Faster Progress for Cancer Research Requires FAIRer Access to Health and Research Data
Article Jun 26, 2018 | by Fiona Nielsen, Founder of Repositive
It is a modern day scandal that, while developing therapies and potentially life-saving cures, oncology scientists face challenges in identifying and accessing research data. Now in the public spotlight – only due to late-Baroness Tessa Jowell’s selfless actions in donating her medical data – it is clear that advancements in cancer research are being hampered by issues of data sharing, security and ownership – both ethical and commercial. Repositive was founded in 2014 to tackle this exact problem, by creating the tools required for more efficient and ethical sharing of relevant data, and we recently authored the FAIR Guide for Data Providers to Maximize Sharing of Human Genomic Data, published in PLOS Computational Biology.
It is generally acknowledged that, for reproducibility and progress of human genomic research, data sharing is critical. For every sharing transaction, a successful data exchange is achieved between a data user and a data provider. Providers of human genomic data (e.g., publicly or privately funded repositories and data archives, such as the Universal Cancer Databank Baroness Jowell donated her medical data to) fulfill their social contract with data donors when their shareable data conforms to FAIR (findable, accessible, interoperable, reusable) principles. Based on our own experiences of developing our platforms, which index data held across numerous repositories in order to enable researchers to search in one central place for global data to power their research, we wanted to propose guidelines for data providers wishing to maximize the FAIRness of their data.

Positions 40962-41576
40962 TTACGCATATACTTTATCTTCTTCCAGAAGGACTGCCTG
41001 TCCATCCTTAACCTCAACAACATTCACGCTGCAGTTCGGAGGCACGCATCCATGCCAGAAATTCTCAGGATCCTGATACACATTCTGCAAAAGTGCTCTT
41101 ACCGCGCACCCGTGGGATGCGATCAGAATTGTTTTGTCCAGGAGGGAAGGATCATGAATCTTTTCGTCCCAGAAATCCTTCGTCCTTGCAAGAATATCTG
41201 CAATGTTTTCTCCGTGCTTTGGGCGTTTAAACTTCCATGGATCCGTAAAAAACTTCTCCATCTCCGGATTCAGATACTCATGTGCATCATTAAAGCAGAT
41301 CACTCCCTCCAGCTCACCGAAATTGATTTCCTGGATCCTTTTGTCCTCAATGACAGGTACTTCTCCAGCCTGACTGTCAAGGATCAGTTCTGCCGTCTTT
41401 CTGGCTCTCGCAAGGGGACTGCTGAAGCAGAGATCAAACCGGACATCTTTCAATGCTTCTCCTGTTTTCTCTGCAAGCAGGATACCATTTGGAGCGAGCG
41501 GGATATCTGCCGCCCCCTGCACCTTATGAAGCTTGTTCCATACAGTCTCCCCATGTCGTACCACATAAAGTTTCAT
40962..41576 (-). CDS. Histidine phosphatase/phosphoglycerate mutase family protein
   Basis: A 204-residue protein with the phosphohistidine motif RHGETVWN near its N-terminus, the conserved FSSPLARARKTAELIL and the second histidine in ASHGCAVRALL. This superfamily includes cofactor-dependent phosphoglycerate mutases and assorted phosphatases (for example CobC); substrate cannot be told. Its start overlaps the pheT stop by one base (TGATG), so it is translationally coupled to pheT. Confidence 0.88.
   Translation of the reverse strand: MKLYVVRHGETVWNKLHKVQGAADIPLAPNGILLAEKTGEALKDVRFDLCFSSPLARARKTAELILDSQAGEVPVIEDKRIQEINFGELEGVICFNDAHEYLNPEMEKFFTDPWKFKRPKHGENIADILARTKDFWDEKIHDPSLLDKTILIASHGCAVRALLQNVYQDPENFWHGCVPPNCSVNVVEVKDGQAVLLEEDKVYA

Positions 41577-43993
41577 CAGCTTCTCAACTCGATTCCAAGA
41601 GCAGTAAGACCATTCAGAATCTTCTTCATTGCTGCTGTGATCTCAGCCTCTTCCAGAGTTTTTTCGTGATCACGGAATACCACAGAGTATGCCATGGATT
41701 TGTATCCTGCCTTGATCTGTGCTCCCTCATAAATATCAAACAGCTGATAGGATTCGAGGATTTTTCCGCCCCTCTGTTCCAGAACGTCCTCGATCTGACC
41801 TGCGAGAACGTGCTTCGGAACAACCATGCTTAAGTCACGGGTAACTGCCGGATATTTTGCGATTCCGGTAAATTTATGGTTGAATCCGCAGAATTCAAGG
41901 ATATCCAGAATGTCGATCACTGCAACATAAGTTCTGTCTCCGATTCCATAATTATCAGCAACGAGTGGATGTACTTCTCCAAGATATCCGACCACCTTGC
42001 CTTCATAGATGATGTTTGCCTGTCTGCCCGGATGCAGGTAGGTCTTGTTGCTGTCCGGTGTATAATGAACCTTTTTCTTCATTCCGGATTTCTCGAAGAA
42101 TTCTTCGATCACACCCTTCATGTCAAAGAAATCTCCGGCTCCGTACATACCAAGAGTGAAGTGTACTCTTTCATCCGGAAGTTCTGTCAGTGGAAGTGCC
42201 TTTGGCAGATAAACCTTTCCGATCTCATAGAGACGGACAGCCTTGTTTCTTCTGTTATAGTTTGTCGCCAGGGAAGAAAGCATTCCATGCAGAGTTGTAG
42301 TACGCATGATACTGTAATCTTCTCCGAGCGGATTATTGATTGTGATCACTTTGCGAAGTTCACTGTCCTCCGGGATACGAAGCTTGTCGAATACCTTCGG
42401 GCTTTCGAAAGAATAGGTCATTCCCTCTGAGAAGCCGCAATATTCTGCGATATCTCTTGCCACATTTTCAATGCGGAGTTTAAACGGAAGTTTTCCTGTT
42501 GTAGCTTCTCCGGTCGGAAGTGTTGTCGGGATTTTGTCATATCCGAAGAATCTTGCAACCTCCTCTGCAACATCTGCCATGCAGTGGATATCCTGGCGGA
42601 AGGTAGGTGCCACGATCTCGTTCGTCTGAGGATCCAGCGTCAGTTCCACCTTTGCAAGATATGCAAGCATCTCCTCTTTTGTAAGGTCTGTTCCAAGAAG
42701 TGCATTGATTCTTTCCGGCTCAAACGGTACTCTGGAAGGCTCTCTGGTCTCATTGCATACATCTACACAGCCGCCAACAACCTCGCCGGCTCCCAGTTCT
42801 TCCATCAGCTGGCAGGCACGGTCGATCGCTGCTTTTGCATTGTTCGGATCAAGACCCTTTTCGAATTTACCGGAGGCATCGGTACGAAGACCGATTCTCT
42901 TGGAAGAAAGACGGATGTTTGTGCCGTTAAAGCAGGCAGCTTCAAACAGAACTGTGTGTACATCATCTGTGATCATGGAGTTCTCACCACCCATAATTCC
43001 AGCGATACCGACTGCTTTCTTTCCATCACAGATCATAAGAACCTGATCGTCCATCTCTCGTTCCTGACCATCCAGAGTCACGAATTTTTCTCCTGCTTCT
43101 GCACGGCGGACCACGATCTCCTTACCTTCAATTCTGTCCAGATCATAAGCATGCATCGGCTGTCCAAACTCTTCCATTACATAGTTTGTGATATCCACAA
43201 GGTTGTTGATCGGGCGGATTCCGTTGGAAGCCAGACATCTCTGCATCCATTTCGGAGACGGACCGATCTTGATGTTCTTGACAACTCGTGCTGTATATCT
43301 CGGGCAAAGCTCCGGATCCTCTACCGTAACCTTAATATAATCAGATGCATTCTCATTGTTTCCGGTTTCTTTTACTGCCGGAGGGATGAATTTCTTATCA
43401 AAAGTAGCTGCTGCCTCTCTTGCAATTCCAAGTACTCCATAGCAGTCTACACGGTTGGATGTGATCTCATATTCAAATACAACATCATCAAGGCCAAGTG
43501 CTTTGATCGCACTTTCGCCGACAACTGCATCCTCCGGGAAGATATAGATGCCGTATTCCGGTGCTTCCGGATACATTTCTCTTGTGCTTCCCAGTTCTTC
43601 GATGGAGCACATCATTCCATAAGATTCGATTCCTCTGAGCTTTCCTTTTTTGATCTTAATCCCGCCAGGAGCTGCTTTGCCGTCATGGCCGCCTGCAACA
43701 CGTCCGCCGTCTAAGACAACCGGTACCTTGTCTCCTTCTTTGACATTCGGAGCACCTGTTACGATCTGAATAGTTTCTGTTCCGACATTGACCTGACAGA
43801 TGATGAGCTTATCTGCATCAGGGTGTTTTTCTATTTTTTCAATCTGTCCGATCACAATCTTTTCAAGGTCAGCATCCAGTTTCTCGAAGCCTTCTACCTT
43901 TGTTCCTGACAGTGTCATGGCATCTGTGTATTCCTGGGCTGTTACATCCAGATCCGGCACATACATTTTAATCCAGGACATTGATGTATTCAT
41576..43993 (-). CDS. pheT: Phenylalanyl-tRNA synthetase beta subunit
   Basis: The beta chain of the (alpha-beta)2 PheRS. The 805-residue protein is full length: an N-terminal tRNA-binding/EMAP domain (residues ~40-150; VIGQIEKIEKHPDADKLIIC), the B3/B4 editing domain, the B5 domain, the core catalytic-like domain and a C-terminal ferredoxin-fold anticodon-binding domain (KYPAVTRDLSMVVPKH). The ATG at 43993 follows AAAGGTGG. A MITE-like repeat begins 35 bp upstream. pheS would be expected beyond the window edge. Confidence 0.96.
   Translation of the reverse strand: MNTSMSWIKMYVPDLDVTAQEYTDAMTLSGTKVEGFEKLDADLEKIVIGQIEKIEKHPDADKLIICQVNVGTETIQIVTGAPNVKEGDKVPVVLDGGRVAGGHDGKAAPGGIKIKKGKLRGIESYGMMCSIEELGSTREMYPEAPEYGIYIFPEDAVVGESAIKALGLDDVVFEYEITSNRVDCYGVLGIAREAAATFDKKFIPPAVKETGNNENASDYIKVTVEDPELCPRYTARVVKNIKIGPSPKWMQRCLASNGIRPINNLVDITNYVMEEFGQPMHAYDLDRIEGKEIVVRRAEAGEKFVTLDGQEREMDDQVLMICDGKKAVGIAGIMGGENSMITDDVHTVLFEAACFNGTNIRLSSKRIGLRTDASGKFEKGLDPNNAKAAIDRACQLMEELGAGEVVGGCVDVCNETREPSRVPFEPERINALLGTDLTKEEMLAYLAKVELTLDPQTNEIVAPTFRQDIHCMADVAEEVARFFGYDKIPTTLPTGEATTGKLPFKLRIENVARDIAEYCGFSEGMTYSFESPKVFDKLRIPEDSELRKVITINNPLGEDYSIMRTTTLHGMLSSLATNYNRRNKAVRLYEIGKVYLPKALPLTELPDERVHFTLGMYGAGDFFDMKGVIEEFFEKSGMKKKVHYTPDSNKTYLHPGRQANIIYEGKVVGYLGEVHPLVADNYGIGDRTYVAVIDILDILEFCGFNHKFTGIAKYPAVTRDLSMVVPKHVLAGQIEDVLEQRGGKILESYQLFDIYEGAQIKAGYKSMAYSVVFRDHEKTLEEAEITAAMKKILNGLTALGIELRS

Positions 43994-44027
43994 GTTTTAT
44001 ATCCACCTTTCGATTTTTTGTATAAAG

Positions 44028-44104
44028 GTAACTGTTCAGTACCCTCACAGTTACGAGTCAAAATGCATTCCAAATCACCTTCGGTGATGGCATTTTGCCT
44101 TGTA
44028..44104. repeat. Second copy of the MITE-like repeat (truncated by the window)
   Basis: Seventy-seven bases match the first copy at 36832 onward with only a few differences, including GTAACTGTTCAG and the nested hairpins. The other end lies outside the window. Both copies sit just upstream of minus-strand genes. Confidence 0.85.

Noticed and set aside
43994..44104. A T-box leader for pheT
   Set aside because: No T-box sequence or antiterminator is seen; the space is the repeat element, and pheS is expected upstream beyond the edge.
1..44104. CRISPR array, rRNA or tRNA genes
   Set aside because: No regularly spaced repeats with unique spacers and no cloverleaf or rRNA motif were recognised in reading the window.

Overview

The act of sharing is a two-way process. A data producer might first delegate the provision of their data to a trusted repository, or data-provider, where a data consumer will, in turn, find and access the data. Whether the data is donated for public benefit, free of charge, or whether it is made available at a cost to interested parties, the managers of these repositories have a responsibility to ensure that those searching for the data are able to find and use it. We propose tips for providers of human genomic data wishing to use FAIR principles, which include the following:
1. Establish a FAIR-aware patient consent framework. Consent frameworks dictate the extent to which human genomic data can be accessed and reused, so it is essential to describe clearly whether the data is intended to be shared beyond the scope of the current project – i.e. for general research. If so, consent forms should set out the potential risks and benefits for participants, as well as any procedures to anonymize the data. The Global Alliance for Genomics and Health (GA4GH) has developed consent codes that facilitate the integration of distinct consent types across different legal systems, and it is always advised that ethical and genetic counselling experts are consulted when choosing appropriate consent forms.
2. To maximize the potential for data reuse, specify the intended uses and limitations of the data and provide sufficient information about the type of data being shared, including what format the data is in and what size the files are. It is also important to clearly define the technologies the data originated from, the experimental conditions, and any limitations as to how the data can be reused. There are further considerations too, for instance, it is important to make a distinction between raw and processed data types for human genome-based data, as raw sequencing data must be processed before it can be interpreted.
3. Use machine-readable data and metadata, with complete, coherent and standard descriptions to maximize the likelihood for data to be found. A good template is the PGP-Harvard data collection. An increasing number of data repositories exist around the world and a number of metadata catalogues (like the Repositive platforms) have been created in order to increase the discoverability of data in these individual repositories – but this means it is even more critical to standardize metadata descriptions for researchers searching the metadata catalogues. As a result of researchers being concerned about not being recognized for their work, it is essential to also ensure that data is shared in a citable way, in order to incentivize researchers to continue to share their data.